However, the more I thought about it, the more sense the services approach made. You don't have to necessarily make it a separate class, depending on how much you like having all of your business logic in the model. I'm not sure which approach I'd prefer, because honestly, I haven't tried it yet, but I'm willing to give in. I'm willing to try things that let me ditch callbacks and validations, because I simply loathe them, they just don't feel right to me anymore when used in the way ActiveRecord does.

With Rails 3 for example, you can put your validations anywhere, they're not just bound to ActiveRecord anymore, they leave a lot more room for you to use them in different ways. I'm not suggesting you should get rid of validations, they're just a part of the callbacks madness, and they tend to not always be the same depending on what you're doing in a particular use case. Using save(false) just started to feel like a bad workaround to me to avoid having callbacks run. I want to save an object no matter what, and run whatever code I require in that course of action, in an explicit fashion.

Are Fine-grained Resources the Future?

The question that's left for me, and this is where I'm starting to gasp question Rails' approach to resources. I'm starting to think they're wrong, and that for the service or the forms model to work, the idea of a single resource you update whenever you want your model to do something needs to change. Having very specific services and their methods would mean a switch to more lightweight and finer-grained resources, specific resources where you e.g. accept an invitation not by PUTting to /invitation/12345, but instead to /invitation/12345/accept.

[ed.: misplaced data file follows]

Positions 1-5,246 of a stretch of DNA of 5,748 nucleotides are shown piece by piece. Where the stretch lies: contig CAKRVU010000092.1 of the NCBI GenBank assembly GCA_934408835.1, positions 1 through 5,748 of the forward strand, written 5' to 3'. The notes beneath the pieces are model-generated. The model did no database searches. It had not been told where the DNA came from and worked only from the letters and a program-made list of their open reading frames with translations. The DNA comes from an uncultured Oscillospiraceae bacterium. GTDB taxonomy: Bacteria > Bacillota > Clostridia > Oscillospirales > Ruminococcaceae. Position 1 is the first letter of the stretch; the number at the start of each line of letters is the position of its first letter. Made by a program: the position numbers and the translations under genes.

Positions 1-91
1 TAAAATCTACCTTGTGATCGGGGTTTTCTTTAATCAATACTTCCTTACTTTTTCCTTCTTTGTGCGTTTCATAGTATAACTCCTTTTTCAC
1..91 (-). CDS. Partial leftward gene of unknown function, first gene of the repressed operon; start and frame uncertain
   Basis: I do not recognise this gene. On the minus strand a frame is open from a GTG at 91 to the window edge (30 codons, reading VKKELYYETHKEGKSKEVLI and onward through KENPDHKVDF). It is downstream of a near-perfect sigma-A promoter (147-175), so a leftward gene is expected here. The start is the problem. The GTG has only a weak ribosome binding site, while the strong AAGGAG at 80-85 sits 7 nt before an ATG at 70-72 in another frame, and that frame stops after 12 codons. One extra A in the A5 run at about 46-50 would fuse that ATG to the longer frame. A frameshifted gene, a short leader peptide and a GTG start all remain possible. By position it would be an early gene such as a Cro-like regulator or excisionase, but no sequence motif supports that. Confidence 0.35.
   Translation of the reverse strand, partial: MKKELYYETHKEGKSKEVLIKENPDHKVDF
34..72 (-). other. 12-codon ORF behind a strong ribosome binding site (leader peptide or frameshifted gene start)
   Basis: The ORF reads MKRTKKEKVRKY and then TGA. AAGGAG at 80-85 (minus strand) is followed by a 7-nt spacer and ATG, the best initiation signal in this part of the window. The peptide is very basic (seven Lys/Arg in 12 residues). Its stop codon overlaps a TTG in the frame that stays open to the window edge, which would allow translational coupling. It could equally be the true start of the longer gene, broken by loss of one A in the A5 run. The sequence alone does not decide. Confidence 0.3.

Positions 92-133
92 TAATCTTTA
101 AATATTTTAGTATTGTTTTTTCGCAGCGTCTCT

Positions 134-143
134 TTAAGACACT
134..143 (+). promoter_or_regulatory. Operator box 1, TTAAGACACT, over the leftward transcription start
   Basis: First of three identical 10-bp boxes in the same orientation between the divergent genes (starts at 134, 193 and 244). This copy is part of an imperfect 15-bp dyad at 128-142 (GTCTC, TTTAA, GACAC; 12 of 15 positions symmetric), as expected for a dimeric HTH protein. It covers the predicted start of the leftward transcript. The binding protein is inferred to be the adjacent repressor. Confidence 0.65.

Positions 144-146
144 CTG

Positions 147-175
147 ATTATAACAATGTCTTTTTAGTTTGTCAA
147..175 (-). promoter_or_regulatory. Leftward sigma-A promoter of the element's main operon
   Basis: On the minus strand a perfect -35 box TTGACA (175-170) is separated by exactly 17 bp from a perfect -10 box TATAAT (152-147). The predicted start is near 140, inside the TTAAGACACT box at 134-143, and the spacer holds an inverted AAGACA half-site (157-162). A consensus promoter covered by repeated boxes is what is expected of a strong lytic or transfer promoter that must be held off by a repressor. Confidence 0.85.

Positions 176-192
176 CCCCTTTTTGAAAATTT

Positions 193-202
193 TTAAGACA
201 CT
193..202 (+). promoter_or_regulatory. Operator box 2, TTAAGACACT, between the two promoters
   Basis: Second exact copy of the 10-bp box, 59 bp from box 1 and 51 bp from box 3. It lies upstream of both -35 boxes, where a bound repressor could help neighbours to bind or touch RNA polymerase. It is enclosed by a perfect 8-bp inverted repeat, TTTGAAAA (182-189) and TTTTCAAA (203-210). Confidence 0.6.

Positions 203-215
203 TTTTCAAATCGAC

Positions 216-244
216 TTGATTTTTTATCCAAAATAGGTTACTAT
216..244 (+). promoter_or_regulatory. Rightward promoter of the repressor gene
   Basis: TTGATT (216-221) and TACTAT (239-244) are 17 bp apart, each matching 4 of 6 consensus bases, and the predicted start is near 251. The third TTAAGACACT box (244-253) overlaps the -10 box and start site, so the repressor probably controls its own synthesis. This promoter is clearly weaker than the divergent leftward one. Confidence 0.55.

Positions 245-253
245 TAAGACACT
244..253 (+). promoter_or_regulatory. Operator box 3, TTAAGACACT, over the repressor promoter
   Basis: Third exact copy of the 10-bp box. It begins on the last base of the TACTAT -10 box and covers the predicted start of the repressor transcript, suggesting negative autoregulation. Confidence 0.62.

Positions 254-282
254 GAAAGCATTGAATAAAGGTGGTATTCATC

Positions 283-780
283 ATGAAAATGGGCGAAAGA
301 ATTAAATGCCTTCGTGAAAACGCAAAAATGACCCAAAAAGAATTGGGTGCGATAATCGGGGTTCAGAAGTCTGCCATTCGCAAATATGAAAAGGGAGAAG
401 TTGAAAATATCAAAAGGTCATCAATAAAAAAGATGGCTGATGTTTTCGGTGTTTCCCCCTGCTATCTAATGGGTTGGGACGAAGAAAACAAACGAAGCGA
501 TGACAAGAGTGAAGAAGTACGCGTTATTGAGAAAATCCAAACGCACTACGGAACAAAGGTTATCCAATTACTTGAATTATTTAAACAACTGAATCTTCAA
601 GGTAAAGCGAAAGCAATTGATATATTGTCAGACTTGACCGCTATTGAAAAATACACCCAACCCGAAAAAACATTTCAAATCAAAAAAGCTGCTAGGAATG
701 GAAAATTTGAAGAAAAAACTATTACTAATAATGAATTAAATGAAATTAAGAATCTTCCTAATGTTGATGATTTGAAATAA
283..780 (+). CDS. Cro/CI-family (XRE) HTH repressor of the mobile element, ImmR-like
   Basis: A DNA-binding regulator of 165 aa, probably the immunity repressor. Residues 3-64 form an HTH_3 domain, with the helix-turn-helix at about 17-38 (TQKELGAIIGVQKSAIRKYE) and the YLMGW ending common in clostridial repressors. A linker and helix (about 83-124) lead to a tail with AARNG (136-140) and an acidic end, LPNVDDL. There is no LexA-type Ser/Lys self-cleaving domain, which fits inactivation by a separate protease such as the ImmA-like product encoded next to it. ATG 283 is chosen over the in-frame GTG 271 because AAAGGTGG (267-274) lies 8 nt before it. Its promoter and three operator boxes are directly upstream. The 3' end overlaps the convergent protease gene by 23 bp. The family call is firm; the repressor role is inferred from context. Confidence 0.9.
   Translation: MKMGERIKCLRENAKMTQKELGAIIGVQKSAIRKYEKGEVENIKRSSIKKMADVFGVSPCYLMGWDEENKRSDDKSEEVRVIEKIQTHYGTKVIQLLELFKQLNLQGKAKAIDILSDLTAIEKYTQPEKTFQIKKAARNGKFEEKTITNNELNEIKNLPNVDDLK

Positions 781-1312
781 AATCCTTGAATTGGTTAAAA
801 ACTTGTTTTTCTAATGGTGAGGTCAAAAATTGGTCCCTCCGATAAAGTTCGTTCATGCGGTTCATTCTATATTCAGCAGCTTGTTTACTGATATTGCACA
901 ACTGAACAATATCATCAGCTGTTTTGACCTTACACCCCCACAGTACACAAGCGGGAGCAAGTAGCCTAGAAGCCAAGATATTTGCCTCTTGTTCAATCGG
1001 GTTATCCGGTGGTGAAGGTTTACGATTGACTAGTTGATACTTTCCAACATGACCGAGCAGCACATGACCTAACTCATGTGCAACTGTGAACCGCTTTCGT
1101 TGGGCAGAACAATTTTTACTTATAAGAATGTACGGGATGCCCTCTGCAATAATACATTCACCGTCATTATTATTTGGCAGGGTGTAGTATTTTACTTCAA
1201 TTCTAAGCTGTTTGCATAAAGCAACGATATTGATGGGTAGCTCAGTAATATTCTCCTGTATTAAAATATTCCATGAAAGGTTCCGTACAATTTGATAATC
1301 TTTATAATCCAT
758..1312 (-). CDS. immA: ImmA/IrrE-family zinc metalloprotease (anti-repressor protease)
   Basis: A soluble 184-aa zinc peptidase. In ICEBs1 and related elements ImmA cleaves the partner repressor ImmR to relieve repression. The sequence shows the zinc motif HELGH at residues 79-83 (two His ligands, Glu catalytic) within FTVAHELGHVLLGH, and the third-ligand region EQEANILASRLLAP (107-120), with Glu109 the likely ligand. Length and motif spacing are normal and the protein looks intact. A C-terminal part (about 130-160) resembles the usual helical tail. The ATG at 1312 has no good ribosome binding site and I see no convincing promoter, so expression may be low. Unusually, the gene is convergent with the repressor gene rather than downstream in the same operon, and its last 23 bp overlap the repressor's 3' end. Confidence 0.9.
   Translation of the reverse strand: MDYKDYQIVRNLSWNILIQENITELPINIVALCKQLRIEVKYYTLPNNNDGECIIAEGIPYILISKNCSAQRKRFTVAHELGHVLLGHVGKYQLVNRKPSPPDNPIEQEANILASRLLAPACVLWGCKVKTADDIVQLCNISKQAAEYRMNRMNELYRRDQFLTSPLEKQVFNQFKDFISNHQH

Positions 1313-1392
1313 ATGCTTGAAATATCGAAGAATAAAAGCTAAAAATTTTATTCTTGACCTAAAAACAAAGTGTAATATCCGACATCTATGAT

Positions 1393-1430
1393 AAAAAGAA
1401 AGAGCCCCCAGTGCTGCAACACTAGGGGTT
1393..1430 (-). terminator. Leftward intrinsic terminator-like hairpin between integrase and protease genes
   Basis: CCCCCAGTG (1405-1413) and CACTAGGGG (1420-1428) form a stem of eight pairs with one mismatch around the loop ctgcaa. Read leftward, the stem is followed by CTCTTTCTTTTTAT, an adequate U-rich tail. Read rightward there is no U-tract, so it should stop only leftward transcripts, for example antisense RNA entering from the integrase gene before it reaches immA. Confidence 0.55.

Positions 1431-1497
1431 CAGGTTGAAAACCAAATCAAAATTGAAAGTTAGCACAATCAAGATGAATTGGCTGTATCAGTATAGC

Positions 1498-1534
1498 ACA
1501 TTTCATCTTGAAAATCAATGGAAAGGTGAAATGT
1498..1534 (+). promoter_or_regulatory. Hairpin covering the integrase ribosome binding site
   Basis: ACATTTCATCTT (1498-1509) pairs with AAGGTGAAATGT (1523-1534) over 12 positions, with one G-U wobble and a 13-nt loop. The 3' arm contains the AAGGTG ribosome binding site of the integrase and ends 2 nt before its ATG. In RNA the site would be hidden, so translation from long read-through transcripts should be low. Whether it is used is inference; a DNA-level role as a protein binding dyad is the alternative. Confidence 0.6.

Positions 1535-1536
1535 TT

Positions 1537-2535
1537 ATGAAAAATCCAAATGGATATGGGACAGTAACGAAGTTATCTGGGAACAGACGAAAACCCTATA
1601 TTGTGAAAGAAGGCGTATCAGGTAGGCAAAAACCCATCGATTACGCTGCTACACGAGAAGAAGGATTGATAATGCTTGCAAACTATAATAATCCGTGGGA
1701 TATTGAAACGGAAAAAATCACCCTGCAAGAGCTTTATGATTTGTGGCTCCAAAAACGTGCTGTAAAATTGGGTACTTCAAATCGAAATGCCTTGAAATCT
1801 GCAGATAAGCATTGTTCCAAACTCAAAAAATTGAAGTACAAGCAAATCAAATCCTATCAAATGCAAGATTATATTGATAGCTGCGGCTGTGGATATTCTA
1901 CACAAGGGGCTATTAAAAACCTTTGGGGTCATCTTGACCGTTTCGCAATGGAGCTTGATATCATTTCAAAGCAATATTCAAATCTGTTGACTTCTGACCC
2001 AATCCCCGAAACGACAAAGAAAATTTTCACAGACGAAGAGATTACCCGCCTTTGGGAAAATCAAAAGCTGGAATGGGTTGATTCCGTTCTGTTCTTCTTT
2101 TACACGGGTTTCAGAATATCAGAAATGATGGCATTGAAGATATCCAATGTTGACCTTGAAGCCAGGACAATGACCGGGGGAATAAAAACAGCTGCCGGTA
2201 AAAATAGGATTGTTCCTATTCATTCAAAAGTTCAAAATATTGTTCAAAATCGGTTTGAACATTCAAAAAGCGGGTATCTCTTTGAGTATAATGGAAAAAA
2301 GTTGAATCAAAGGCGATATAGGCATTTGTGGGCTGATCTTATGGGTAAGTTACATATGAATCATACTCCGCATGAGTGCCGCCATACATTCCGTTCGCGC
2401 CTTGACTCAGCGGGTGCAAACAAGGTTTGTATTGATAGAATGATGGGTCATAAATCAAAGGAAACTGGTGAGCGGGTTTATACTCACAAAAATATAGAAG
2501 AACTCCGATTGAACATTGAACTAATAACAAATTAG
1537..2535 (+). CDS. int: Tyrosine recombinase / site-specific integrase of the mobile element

But, and here's the kicker, to me this leaves the question of how RESTful that approach is. This is where I'd like to get input. How do people using services already solve this problem? Have lots of tiny methods in your controllers? Maybe it's time to work more with Sinatra to get different ideas in my head, to rethink resources. I'm still not certain what a good and RESTful way to approach this would be. Whatever it is, it'd leave my business logic in a way that's a lot more approachable both for people reading it, and for my tests. That's something pretty dear to me, and more important than fully conforming to a REST model. There must be something better, because the current status quo of handling business logic with Rails' resources just doesn't work for me anymore, it doesn't make me a happy programmer.

The answers have yet to be found. My intention is not to rant, but rather to start a discussion around it. In my opinion the way Rails recommends handling resources doesn't have a future, if only for me, and even if that means using other frameworks in the future. I don't think we wasted time with Rails' current way, instead we're going to see an evolution, and I find that pretty exciting, because the future has yet to be written in this regard, and we can be a part of that.

Tags: rails, rest